I believe root cause analysis works best when it is performed objectively and consistently. Once there is a robust process to link the audit deficiency to a breakdown in the relevant quality control, the next step in the root cause analysis is to continue to ask “why did this occur?” until you arrive at the root cause or causes. When such a system is in place, one begins to have better evidence about the types of changes needed to be made to improve audit quality.

Performing your own “root cause” analysis.

What about many of you sitting here today who do not have any say over performing such a root cause analysis? What can you do to improve audit quality?

Well, given that the factors affecting audit quality are many and varied, I cannot tell you exactly what you should be doing differently. However, in preparation for my remarks, I have reflected on my experience in OCA, and how the insights I have gained and the experiences I have could be helpful to you in considering ways to perform higher quality audits. One thing I have found is a newfound appreciation for the auditing standards. All of the “shoulds” and “should considers” and other performance requirements are carefully placed into the standards. Take the time to read the auditing standards and then think about them as you perform audit work, focusing on why a particular performance requirement is included, and reflecting on how you might best fulfill that performance requirement. A deep understanding of the auditing standards, instead of following them as a sort of rote checklist, will naturally lead you to perform a higher quality audit.

This is the first year that the PCAOB’s new risk assessment standards are required. As you gain a deep understanding of these standards, you may start to find areas that warrant your specific attention to facilitate improvement. For example:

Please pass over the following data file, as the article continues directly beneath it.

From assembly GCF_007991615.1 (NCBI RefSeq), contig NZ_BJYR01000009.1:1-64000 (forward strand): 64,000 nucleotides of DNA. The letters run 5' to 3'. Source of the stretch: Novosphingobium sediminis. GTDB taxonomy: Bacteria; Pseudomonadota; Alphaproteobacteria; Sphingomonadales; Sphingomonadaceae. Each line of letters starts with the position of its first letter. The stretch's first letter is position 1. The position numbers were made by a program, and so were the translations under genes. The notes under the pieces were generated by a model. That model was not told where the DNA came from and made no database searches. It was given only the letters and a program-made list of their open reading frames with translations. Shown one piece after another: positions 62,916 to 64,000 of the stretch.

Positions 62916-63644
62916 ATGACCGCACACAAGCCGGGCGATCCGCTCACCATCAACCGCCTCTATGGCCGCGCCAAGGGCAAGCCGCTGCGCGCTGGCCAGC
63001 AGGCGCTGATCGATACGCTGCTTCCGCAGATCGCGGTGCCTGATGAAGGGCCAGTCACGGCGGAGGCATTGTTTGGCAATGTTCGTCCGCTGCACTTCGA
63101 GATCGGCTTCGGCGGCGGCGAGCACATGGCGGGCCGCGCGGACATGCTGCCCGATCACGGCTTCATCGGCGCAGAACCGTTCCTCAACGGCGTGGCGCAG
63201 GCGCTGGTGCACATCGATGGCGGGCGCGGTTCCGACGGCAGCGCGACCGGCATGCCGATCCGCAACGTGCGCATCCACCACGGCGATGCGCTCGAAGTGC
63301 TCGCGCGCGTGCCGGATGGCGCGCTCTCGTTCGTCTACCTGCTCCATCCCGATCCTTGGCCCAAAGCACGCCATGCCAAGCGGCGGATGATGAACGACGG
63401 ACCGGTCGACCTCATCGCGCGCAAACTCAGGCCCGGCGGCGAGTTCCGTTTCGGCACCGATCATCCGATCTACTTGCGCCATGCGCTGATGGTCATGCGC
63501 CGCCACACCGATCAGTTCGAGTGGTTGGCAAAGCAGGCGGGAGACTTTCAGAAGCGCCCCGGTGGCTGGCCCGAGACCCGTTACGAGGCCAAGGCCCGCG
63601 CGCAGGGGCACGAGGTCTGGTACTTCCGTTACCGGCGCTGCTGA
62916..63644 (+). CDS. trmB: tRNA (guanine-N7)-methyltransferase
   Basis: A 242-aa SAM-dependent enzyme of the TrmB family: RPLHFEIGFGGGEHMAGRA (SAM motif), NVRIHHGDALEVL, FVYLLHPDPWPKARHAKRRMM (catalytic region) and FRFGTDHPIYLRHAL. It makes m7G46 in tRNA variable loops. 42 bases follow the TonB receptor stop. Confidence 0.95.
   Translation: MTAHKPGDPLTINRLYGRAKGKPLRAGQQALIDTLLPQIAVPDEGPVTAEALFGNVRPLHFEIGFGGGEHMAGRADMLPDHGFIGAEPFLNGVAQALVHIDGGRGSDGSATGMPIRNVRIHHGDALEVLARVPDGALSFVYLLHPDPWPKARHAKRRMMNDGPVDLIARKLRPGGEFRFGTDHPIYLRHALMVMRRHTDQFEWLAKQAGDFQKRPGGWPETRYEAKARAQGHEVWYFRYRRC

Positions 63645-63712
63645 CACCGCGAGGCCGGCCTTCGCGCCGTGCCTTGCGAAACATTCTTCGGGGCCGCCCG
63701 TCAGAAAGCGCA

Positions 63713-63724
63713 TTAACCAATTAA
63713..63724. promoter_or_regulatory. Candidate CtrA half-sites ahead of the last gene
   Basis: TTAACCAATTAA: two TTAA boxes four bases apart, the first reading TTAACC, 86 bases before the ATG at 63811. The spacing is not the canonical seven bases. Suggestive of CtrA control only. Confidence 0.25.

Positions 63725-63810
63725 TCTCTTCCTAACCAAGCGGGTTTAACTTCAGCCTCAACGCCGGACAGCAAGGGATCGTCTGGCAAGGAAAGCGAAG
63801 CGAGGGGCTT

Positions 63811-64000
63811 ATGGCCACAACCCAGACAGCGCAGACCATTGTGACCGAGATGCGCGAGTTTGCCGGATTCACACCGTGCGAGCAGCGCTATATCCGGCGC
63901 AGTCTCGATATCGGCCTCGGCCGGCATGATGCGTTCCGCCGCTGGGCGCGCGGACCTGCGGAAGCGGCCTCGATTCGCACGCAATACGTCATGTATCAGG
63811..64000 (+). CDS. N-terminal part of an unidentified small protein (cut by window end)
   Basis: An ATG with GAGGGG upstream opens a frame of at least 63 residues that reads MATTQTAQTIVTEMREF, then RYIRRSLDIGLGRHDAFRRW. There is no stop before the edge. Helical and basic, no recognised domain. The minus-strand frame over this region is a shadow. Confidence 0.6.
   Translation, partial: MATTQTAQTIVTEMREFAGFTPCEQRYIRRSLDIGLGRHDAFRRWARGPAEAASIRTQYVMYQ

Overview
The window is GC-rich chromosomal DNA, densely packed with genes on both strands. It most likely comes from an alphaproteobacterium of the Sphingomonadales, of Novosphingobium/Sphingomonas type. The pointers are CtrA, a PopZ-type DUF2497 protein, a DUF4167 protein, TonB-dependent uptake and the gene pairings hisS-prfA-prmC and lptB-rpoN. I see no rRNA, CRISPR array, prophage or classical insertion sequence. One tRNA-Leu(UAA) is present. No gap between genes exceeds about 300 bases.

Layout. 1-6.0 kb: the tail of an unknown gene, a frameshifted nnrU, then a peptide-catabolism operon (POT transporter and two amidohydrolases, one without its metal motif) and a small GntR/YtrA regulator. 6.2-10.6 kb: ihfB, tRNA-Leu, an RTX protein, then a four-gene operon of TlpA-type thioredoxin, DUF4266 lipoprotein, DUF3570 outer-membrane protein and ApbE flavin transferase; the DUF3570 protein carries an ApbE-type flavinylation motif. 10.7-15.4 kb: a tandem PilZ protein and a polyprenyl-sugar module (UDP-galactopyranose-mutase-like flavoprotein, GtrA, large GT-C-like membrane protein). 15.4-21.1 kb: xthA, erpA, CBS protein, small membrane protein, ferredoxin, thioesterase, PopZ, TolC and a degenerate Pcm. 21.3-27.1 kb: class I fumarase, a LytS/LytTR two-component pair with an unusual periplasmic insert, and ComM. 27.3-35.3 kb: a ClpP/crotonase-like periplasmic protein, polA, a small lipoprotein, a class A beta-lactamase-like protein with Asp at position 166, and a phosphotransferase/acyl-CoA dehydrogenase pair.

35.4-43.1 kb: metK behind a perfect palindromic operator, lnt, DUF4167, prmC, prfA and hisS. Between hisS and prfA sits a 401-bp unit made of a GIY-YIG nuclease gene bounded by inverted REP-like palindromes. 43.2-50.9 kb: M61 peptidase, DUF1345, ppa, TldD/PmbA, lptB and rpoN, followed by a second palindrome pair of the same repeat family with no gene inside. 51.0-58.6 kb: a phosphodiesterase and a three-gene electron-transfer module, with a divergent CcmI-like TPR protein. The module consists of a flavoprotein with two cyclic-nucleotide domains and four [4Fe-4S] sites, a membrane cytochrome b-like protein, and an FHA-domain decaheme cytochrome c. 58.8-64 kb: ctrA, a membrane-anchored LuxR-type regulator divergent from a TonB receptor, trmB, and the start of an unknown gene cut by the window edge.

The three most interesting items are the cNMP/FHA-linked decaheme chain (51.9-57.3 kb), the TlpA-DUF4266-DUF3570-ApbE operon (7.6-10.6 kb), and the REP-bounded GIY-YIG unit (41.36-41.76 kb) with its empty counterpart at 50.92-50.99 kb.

• The new risk assessment standards require you to perform certain procedures before you assess risk of material misstatement. Do you perform those procedures thoughtfully, or do you skip straight to assessing risk of material misstatement because you feel you are experienced enough to know what the risk of material misstatement should be for each assertion? Understanding the risk assessment standards will likely lead you to conclude that those procedures weren’t just required to help you assess risk, but also to give you the proper context to respond to risk and evaluate the evidence you obtained.
  • Have you spent enough time to understand the business and its environment?
  • As you complete an audit area, do you pause to consider whether you responded to risk in a way such that the higher your assessment of risk, the more persuasive the audit evidence you have obtained?
  • Where you document “per discussion with management” or otherwise explain management’s view of a matter in your working papers, have you checked whether you have gathered sufficient appropriate evidence to corroborate management’s assertion?
  • Particularly on areas with significant risk of material misstatement, have you considered introducing elements of unpredictability into your work?
  • Particularly on areas with significant risk of material misstatement, have you identified and addressed contradictory evidence? If so, does your documentation clearly lay out why the other evidence you have used to support your conclusion is more persuasive? If you haven’t identified any contradictory evidence in an area with significant risk of material misstatement, you might properly conclude on the amount and nature of the audit evidence, but do you at least pause to consider whether you have gathered sufficient evidence and whether you have gathered your evidence from the most relevant and reliable sources?

These are just some examples for you to consider as you apply the new risk assessment standards. Perhaps you are already excelling at everything I have mentioned. But, through my own “root cause” analysis I have found, and perhaps you may also find, it is likely that we can improve our performance in the audit in some way, and a good way to start is to study and internalize the auditing standards.


I hope you have a great rest of the conference and that the things you have heard and will hear throughout the rest of the conference will assist you in doing your part to increase audit quality. Thank you.

1 COSO News Release, November 18, 2010

2 QC Section 20, System of Quality Control for a CPA Firm’s Accounting and Auditing Practice, paragraph 7.



Modified: 12/05/2011